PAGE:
Simon MacCorkindale

1952 - 2010

 

There seems little doubt that without the the persistent belief & unflagging enthusiasm of Simon Heyworth and later the faith, generosity and backing of Simon MacCorkindale and Susan George, the Tarka album would never have seen the light of day.......   Simon - ''Corkers'' as we affectionately knew him - absolutely loved the music and championed it in a way that was both terribly flattering to Harry & I yet somewhat unbelievable !

A project that had initially been met with derision in the post-Punk world, where record execs were running scared of anything  with more than 3 chords and everything had to be ''ballsy" (?!) was rather an unlikely project on which to pin commercial hopes, even in the less Stalinist era of the late 80's.  Yet Simon, with his genial demeanour and infectious boyish enthusiasm, was utterly behind it. A thoroughly likeable man, possessed of great generosity of spirit, he was a source of constant of encouragement at the time.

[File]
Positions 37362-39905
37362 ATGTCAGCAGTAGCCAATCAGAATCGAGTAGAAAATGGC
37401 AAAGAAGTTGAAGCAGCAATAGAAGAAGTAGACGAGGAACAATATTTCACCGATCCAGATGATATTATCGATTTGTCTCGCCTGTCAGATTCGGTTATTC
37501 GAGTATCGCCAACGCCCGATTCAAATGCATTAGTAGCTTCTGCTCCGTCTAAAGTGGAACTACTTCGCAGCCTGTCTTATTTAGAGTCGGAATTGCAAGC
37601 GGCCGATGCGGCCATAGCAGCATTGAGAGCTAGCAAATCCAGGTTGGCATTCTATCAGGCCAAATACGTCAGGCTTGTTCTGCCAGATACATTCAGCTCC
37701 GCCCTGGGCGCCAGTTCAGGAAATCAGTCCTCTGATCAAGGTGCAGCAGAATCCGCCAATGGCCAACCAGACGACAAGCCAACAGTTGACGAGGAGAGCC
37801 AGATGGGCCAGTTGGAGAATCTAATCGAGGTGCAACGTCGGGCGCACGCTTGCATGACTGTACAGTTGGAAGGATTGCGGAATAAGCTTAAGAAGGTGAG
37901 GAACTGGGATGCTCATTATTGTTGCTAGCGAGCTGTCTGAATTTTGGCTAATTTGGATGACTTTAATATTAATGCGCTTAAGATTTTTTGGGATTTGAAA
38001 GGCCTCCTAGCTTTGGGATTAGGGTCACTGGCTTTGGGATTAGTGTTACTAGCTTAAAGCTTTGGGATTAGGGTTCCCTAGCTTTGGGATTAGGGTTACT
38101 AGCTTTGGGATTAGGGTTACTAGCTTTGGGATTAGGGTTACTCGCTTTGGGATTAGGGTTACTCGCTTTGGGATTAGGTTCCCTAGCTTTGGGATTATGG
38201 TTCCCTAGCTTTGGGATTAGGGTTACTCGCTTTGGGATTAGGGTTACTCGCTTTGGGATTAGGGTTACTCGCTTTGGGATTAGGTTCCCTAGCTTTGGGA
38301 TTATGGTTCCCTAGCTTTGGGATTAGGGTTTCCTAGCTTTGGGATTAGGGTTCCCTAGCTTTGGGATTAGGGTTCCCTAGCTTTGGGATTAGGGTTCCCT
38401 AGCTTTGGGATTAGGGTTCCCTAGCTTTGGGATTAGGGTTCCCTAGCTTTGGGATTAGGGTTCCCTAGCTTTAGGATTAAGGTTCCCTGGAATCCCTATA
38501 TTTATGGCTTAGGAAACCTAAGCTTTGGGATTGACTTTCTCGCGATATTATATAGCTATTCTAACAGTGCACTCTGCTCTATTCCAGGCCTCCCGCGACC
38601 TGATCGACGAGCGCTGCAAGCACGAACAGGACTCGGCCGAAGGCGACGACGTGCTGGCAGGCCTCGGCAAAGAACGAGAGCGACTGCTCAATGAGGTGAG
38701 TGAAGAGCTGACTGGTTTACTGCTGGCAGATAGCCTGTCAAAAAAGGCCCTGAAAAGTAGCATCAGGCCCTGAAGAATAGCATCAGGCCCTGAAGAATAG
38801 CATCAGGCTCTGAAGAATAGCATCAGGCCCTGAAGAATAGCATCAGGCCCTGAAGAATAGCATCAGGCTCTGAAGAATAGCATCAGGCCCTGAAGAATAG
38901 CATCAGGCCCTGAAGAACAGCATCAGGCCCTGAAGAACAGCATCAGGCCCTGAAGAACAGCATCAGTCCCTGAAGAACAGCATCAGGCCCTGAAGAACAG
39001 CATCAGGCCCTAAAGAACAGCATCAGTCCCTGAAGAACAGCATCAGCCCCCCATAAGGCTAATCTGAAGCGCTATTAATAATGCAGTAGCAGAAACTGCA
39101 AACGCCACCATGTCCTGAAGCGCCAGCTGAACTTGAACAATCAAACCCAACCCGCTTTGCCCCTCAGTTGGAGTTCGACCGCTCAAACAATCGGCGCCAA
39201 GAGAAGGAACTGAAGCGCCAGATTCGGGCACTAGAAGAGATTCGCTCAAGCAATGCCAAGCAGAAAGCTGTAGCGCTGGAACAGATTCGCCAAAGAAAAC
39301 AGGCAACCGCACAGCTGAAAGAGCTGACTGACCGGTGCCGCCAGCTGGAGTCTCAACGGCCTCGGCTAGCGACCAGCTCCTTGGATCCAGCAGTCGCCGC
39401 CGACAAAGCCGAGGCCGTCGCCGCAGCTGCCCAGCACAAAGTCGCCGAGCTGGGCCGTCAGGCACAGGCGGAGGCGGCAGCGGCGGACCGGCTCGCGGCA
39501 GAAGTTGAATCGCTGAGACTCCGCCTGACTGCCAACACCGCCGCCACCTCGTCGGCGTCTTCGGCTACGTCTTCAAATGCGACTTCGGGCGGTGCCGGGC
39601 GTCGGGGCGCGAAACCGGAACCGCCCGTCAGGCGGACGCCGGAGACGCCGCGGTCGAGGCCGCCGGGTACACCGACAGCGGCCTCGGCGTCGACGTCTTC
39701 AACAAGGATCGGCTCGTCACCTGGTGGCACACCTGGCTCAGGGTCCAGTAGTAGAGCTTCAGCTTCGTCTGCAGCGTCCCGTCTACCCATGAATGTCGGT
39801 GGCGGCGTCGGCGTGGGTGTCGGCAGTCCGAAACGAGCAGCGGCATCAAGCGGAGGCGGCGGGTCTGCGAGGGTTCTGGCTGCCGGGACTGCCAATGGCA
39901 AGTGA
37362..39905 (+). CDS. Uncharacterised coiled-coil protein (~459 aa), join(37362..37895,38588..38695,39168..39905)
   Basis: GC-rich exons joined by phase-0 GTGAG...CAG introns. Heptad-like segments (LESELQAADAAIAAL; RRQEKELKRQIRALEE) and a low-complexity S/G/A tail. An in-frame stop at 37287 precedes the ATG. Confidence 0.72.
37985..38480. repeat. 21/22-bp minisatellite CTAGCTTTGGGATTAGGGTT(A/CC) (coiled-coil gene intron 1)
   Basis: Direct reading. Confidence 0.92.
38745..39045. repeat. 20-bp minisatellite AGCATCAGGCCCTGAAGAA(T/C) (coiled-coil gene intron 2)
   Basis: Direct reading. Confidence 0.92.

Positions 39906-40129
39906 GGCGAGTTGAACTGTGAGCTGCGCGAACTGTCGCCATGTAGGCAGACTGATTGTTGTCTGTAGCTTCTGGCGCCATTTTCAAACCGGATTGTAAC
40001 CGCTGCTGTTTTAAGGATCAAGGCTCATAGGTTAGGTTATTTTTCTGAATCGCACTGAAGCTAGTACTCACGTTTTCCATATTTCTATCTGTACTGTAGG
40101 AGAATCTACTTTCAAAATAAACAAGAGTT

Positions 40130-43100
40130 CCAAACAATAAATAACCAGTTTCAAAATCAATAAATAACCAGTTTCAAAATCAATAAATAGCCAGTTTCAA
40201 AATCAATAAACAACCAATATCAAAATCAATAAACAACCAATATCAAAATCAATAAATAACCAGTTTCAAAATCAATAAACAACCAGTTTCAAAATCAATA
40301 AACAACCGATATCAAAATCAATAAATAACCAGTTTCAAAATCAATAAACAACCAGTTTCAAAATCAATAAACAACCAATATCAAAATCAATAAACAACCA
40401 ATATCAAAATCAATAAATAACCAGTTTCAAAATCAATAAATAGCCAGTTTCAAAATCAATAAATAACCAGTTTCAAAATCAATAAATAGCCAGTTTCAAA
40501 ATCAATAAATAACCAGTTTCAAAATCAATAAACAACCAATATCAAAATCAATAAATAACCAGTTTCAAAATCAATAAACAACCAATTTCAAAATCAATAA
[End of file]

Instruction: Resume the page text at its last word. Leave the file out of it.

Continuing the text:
I remember when I finally finished ''Slow Dance'' and was hopelessly unsure of it, he made a point of listening to it straight away & calling me immediately to praise it and calm my fears. He understood the chronic lack of self-belief in many artistic people and responded to it in a very sensitive and reassuring way....

Alas, the film that he and Susan had hoped to use the music in subsequently, never made it to the screen - as far as I'm aware - and the Tarka album itself, despite many efforts to give it a greater commercial push, was never - with the benefit of hindsight - going to be a serious commercial proposition without a visual foil.  As the 90's hit, we all went our separate ways and there was no further contact.

However all involved will remember that time with fondness and will always hold the memory of Simon MacCorkindale with great affection and in high esteem.

Anthony Phillips

London October 2010


 

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